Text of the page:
The aim of this study was to translate the Activities-specific Balance Confidence scale into a Hindi version (ABC-H), Cross-culturally adapt it and to assess its psychometric properties. The internal consistency of the 16-item Activities-Specific Balance Confidence Scale ABC-H scale was also determined using Cronbach’s alpha that was equal to 0.97-0.88.
George provided the following rules of thumb for the interpretation of Cronbach’s α coefficient value: ≥ 0.9, excellent; ≥ 0.8, good; ≥ 0.7, acceptable; ≥ 0.6, questionable; ≥ 0.5, poor; and ≤ 0.5, unacceptable . Test-retest reliability was established using the intra-class correlation coefficient that came out to be 0.97 and indicated excellent stability and repeatability of the scale items. Pearson’s correlation coefficient was also used to evaluate the relationship between initial and final total scores of the ABC-H scale as described by Fowler .
Leplege remind researchers to be aware that item-level translations can often work on the assumption that the same items, once translated, will be meaningful reflections of health in a new culture. The authors’ method allows for that adaptability, but it is useful to remember that attention must be paid not only to item equivalence, but to the others described as well. The authors’ best understanding to date is that a poor translation process may lead to an instrument that is not equivalent .
Eremenco et al. explained another aspect concerning the validation of psychological instruments concerns the adaption of the measure for use in Cross-cultural studies. From this perspective, some authors use the concept of equivalence that refers not only to the qualitative aspects of the adapted instrument but also to the non-biased measurements between the adapted instrument and its original source. In this way, all the results of Cross-cultural studies reflect only the actual differences or similarities between groups and are not the product of adaptation flaws .
Cuesta-Vargas A confirms Cross-cultural adaptation, reliability and validity of the Spanish version of the upper limb functional index. Internal consistency of the scale items was also determined from Cronbach's α coefficients as calculated at an anticipated value range of 0.80-0.95 .
Spanish Cross-Cultural Adaptation and Validation of the National Institutes of Health Stroke Scale study done by Domínguez also Inter-rater reliability was excellent between the 2 examiners, with κ ranging from 0.77 to 0.99 for the 15 items on the test. The interrater correlation coefficient was very high (0.991; 95%CI, 0.987- 0.994). It was hoped that this instrument will be of practical use to Spanish-speaking physicians examining Spanish-speaking patients with stroke, as well as to researchers who study the effects of stroke on Spanish-speaking populations .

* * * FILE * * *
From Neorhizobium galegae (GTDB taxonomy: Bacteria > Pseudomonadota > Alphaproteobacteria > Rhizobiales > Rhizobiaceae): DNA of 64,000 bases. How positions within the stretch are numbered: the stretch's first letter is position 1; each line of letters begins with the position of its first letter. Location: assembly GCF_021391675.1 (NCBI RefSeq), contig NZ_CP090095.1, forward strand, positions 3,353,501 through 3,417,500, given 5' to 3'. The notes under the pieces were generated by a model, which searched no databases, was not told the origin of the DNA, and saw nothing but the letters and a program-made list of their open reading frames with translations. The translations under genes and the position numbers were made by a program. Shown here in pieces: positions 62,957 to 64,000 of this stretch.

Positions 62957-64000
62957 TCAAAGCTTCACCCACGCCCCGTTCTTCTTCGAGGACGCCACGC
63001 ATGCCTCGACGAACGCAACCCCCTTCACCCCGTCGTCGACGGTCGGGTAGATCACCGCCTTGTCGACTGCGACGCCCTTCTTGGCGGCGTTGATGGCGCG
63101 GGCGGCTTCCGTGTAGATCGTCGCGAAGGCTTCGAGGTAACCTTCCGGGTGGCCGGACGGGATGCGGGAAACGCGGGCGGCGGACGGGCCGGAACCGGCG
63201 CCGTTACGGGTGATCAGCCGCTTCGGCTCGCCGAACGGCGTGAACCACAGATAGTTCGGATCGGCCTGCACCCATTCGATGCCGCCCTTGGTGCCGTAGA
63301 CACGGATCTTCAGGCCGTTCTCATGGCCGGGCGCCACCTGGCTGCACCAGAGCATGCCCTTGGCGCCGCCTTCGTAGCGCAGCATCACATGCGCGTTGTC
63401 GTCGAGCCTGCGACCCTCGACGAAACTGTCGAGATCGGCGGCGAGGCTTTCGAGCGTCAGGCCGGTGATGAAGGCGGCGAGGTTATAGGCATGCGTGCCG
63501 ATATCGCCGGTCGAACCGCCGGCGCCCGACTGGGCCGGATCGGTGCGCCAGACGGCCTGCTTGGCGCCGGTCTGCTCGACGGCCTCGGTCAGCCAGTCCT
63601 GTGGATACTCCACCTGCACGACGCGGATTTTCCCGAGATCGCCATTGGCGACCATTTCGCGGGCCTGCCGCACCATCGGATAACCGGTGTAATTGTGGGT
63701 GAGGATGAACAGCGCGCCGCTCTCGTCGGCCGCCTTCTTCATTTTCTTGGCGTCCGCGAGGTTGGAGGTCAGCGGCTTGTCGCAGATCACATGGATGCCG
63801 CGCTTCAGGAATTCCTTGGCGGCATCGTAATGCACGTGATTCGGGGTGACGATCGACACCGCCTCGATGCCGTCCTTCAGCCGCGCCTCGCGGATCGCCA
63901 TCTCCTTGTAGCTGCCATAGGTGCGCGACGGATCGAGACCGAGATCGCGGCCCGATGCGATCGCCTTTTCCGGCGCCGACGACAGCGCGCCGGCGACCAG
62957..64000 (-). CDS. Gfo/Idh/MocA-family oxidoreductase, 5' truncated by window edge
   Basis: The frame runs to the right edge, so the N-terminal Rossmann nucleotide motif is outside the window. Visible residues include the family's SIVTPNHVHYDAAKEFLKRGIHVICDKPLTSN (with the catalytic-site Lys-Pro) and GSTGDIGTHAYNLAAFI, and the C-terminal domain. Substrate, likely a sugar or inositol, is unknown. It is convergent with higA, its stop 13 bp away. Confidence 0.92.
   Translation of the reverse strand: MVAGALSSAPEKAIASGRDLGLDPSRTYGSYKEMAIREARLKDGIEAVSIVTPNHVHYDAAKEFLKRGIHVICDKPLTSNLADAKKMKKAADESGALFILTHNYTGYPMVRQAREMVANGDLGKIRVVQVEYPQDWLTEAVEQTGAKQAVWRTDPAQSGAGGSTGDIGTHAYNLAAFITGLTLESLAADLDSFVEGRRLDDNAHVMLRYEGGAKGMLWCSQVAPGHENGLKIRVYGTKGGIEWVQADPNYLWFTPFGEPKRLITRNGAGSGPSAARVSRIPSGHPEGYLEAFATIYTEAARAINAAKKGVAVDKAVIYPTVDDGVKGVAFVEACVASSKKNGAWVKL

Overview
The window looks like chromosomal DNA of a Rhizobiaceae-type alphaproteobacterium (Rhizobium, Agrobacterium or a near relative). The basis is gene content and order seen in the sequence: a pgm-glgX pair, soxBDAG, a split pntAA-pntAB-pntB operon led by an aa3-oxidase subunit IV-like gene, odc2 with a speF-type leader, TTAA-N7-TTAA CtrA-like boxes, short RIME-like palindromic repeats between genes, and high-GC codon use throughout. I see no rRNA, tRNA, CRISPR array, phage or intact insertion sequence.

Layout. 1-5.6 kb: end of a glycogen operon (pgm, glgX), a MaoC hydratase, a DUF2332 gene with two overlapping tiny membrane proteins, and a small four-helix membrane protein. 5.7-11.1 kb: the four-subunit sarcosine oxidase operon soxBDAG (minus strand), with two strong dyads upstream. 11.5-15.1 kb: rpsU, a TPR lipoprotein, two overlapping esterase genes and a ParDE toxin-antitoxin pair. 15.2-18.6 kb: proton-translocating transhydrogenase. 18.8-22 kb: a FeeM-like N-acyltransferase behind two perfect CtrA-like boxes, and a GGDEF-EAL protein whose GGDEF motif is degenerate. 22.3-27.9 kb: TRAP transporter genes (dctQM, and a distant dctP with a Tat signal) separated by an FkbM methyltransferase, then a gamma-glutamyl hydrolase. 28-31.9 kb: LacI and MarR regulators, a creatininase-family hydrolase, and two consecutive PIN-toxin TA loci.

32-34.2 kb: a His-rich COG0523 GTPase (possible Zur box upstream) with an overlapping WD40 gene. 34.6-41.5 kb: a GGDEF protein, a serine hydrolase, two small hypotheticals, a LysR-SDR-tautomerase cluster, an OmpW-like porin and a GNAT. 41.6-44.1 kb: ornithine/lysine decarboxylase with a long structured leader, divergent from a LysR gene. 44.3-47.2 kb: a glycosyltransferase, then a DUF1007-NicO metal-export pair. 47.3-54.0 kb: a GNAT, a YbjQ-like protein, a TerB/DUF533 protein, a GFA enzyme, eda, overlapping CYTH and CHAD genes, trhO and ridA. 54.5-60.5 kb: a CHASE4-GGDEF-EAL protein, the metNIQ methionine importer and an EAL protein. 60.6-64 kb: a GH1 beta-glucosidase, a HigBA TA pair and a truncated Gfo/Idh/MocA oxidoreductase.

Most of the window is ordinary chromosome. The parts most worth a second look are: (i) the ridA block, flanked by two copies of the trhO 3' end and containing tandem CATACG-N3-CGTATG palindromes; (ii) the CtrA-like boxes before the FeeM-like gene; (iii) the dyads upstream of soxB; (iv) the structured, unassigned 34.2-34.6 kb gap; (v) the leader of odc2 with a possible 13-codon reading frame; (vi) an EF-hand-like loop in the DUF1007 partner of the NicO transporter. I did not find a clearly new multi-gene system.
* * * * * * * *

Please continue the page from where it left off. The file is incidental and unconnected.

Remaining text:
According to Kline the most important index of test reliability is the Cronbach’s alpha . Nunnally has implicated that if a new questionnaire is going to be used, its value of Cronbach’s alpha should be at least 0.7 . The test and retest values for internal consistency of Punjabi BI were equal to 0.937 and 0.923. The high reliability of Punjabi BI indicates that scores of patients remain stable after repeated measurements. Cross-cultural adaptation of a questionnaire for use in a new setting is time consuming and costly. However, where it is necessary to give details about oneself, this method assigned gives dentical and standard measurement of the data to be collected.
The translated version of Vertigo Symptom Scale has been demonstrated to be reliable, valid, acceptable and simple to understand by the patients. Data analysis show satisfactory high internal consistency and also the translated version were able to differentiate population with dizziness and without dizziness.
Citation: Kaur H, Vohra S, Kaur RS (2019) Cross-Cultural Adaptation of English version of Vertigo Symptom Scale in Punjabi. Brain Disord Ther 8:254. doi: 10.35248/2168-975X.19.8.254
Received Date: Aug 14, 2019 / Accepted Date: Sep 13, 2019 / Published Date: Sep 20, 2019
Copyright: © 2019 Kaur H, et al. This is an open-access article distributed under the terms of the Creative Commons Attribution License, which permits unrestricted use, distribution, and reproduction in any medium, provided the original author and source are credited.